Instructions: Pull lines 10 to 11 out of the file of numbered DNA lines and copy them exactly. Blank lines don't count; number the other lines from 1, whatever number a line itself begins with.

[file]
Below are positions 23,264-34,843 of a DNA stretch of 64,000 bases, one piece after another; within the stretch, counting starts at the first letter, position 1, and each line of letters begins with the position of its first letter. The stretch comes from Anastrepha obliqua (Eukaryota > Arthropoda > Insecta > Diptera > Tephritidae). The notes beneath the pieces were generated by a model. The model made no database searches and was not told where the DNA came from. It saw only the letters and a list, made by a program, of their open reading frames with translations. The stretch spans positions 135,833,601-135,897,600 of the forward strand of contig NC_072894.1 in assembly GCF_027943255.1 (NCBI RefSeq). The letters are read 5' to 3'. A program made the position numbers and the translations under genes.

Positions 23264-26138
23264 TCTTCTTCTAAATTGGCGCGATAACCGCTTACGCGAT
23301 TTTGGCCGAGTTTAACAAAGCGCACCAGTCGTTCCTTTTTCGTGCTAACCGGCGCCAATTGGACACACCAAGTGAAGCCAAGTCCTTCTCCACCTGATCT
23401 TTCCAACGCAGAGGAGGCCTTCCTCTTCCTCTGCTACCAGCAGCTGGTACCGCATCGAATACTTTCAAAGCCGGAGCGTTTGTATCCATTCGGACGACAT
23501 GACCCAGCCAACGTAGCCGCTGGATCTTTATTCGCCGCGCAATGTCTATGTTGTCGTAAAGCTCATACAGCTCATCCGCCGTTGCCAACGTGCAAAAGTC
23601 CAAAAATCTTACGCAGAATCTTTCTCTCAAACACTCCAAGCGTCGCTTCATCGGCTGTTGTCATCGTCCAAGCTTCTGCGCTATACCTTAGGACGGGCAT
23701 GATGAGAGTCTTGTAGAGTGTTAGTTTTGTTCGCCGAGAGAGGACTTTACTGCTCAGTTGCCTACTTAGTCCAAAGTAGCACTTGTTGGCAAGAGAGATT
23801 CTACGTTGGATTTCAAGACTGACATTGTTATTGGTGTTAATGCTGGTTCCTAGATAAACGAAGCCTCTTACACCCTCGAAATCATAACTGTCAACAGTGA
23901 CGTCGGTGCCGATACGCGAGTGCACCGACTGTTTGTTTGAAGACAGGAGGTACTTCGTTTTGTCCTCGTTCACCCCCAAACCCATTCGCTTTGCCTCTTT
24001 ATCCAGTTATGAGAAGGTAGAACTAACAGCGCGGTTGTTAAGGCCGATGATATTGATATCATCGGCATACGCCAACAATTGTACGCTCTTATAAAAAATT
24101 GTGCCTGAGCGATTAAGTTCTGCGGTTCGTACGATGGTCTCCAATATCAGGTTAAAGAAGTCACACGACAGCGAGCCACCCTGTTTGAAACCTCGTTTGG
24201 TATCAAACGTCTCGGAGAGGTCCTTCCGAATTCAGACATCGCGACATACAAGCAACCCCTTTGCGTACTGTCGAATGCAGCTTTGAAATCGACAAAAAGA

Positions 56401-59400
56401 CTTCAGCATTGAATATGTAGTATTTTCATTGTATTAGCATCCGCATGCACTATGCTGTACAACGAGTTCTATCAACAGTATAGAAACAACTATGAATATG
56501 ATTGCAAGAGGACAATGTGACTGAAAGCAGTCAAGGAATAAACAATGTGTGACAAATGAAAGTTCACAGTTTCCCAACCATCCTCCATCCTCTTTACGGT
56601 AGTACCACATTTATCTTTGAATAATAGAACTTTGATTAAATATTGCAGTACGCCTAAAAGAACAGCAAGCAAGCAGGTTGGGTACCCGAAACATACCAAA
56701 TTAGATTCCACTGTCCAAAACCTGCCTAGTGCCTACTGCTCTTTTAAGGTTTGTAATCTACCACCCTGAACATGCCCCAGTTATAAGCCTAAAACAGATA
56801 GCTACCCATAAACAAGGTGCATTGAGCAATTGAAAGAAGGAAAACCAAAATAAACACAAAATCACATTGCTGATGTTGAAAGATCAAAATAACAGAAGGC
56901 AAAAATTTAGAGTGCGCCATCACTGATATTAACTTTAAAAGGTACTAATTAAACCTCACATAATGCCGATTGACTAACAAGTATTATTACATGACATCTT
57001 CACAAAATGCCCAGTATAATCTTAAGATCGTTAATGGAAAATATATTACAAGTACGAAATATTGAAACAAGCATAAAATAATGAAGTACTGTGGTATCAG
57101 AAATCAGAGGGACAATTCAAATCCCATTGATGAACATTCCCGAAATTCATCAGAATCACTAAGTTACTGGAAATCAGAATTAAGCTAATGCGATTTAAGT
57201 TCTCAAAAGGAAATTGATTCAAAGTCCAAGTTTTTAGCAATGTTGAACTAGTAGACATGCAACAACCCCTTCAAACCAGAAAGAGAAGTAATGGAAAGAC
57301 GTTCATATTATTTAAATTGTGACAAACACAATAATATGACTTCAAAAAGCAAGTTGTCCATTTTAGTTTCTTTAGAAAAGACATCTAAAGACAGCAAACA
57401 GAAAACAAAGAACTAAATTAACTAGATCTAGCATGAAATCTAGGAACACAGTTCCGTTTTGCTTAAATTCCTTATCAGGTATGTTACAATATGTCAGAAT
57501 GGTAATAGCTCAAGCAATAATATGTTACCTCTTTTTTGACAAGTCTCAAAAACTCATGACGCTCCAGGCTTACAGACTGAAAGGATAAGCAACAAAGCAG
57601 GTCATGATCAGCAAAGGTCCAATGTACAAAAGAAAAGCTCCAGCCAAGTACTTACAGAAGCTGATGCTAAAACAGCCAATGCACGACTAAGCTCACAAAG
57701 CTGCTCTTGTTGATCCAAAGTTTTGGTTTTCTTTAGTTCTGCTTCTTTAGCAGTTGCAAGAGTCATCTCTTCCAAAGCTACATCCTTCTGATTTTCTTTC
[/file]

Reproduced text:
23901 CGTCGGTGCCGATACGCGAGTGCACCGACTGTTTGTTTGAAGACAGGAGGTACTTCGTTTTGTCCTCGTTCACCCCCAAACCCATTCGCTTTGCCTCTTT
24001 ATCCAGTTATGAGAAGGTAGAACTAACAGCGCGGTTGTTAAGGCCGATGATATTGATATCATCGGCATACGCCAACAATTGTACGCTCTTATAAAAAATT